During the first few weeks of this pandemic, while filtering through a store wiped of its toilet paper, and empty shelves where canned tomatoes and black beans were usually displayed, I wandered down the bread aisle. See, I was low on English Muffins, my go-to morning breakfast because speaking my truth, I’m not giant on cereal or giant eggs and bacon plates right at the crack of the morn.
To my dismay, down an aisle still packed with loaves of sourdough, wonder bread sandwich slices, and whole wheat hot dog buns…a giant gaping whole emerged at the English Muffin rack. Not a single package existed. I’d never felt so hurt by the bread aisle in my life. My morning peanut butter is not the same if it’s not slathered (and I mean slathered) on a hot and crisp English Muffin. Rather than succumbing to my fate and admitting defeat, I took matters into my own hands. If the store would not provide me the goods, well damn it, I’d provide them myself.
English Muffins seem intimidating but in reality, are fairly simple. Yes, they were a featured challenge on The Great British Show so, they do mark a challenge if you are blind to the recipe. Yes, they do require two different “bakes”. An initial browning in a pan on your stove top, and then a finish in the oven. They require two proofs, one before and after portioning them into their appropriate sizes. But making sure you don’t deflate them as you move the muffins to the pan is about the only really “difficult” part of the process. If you’ve made bread before, you should be able to make this recipe, too!
I found this fluffy English Muffin recipe by Baked By An Introvert, HERE, and can’t wait to share it with you today. May the bread aisle not cause you pain ever again.
- 2 cups (480 ml) whole milk
- 3 tablespoons honey
- 2 1/4 teaspoons active dry yeast, (1 packet) SEE NOTE 1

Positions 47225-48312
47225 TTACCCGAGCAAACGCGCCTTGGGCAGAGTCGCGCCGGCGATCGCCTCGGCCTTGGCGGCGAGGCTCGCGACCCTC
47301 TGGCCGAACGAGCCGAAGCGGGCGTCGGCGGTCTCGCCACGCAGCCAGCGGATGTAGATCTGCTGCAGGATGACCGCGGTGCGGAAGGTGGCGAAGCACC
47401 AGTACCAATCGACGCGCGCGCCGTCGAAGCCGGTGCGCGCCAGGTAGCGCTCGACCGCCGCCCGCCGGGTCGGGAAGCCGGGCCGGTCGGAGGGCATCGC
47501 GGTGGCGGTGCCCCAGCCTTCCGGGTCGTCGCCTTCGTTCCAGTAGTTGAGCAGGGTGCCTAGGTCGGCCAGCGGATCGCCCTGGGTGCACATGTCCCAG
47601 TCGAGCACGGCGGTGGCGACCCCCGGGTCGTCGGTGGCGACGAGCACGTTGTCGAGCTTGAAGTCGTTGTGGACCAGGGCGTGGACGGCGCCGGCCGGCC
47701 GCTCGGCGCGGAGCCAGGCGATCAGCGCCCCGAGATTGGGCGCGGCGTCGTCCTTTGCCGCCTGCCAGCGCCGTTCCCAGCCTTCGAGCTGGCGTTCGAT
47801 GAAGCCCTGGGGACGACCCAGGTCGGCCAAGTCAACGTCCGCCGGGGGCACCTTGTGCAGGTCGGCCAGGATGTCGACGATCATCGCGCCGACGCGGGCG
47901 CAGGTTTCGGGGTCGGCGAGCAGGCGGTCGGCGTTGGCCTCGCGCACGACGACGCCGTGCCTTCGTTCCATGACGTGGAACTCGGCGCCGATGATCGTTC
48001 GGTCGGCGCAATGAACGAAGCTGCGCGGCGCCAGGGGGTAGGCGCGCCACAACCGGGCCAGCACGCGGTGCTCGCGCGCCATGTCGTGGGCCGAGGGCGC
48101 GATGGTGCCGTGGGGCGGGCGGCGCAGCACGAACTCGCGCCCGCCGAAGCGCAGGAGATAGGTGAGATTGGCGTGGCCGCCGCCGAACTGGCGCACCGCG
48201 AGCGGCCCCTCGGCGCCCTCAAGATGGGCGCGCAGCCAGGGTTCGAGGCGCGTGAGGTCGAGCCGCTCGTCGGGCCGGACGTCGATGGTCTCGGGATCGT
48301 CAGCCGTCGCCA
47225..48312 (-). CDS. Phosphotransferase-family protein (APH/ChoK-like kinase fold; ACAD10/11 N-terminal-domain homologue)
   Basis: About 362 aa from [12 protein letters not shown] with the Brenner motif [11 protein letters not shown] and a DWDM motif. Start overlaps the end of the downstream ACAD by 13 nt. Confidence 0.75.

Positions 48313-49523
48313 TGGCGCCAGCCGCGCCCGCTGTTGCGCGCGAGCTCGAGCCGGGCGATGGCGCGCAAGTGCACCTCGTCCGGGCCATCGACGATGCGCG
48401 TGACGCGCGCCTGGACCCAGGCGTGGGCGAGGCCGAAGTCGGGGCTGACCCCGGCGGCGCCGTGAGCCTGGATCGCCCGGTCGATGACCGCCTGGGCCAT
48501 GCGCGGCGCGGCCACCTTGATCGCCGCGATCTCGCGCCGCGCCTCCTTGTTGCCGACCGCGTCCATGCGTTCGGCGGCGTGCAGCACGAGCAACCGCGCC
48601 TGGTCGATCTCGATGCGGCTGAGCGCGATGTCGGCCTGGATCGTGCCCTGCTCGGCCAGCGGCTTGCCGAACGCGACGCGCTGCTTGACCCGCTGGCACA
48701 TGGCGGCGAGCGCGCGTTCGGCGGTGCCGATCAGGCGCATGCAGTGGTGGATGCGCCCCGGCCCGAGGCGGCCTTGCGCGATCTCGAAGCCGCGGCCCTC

- 1 large egg
- 4 tablespoons unsalted butter, melted
- 5 cups (650 g) bread flour
- 1 and 1/2 teaspoon salt
- cornmeal for dusting
- In a small saucepan, heat the milk and honey over low heat until it reaches 105-115ºF. Remove from heat, stir in the yeast, and set aside for 5 mins. Whisk in the egg and melted butter.
- Add the flour and salt to the bowl of a stand mixer. Fit the mixer with the dough hook attachment. with the mixer on low speed, gradually pour the milk mixture into the flour.
- Continue to beat on low until the flour is incorporated, stop and scrape down the sides and bottom as needed. Turn the speed up to medium and mix for about 4 minutes, until the dough is smooth and sticky.
- Scrape the dough out into a lightly oiled bowl. Brush a little oil over the top of the dough. Cover and set in a warm place to rise for 1 hour or until doubled in size.
- Turn the dough out onto a lightly floured surface, using as little flour as possible, gently knead the dough together. (The dough is very sticky. Add just enough flour to make it easy to handle.)
- Divide the dough in half. Divide each half into 8 equal sized pieces. You should have 16 dough balls. (If you want smaller muffins, divide each half into 11 pieces to equal 22 dough balls.) Roll each piece into a ball and flatten the ball into a disk.
- Place the disks on a baking sheet lined with parchment paper that has been dusted with cornmeal. Sprinkle more cornmeal over the tops. Cover with a lint-free towel and set in a draft-free place for 1 hour, or until doubled in size.
- Preheat the oven to 325ºF.
- Heat a griddle over medium-low heat. Gently lift each disk with a plastic spatula and place it on the griddle. (Handle the dough with care so you don’t deflate it) Cook them for about 2 minutes on each side, until lightly browned on both sides. Work in batches.
- Place the muffins back on the cookie sheet and bake them for 10-15 minutes. The internal temperature should be about 200°F on an instant-read thermometer.
- Transfer the muffins to a cooling rack and let them cool completely.
- Split the English muffins with a fork and toast them a toaster until the edges are lightly browned. Serve warm with your favorite jam or butter.
Make ahead tip
- Muffins are good for up 5 days stored in an airtight container at room temperature or in the refrigerator.
- Muffins can also be wrapped in plastic wrap, sealed in a zip-top bag, and frozen for up to 3 months. Thaw overnight in the refrigerator and toast before serving.
- This recipe doesn’t call for proofing the yeast in water before you use it. Because of this, it’s important to use brand new yeast that’s well within its expiration date. If you are worried about whether your yeast is good, you can add it to 1/4 cup of warm water (105-115°F) with 1 teaspoon of sugar and let it sit for 5 minutes. If it foams, it’s good to use. Omit 1/4 cup of milk (so you’d only use 1 and 3/4 cups) and add the yeast mixture to the warmed milk mixture as you would in step 1.
To get muffins that are uniform in size, I suggest weighing the dough. For 16 muffins, each portion of dough should weigh 78 grams. For 22 muffins, each portion of dough should weigh 57 grams.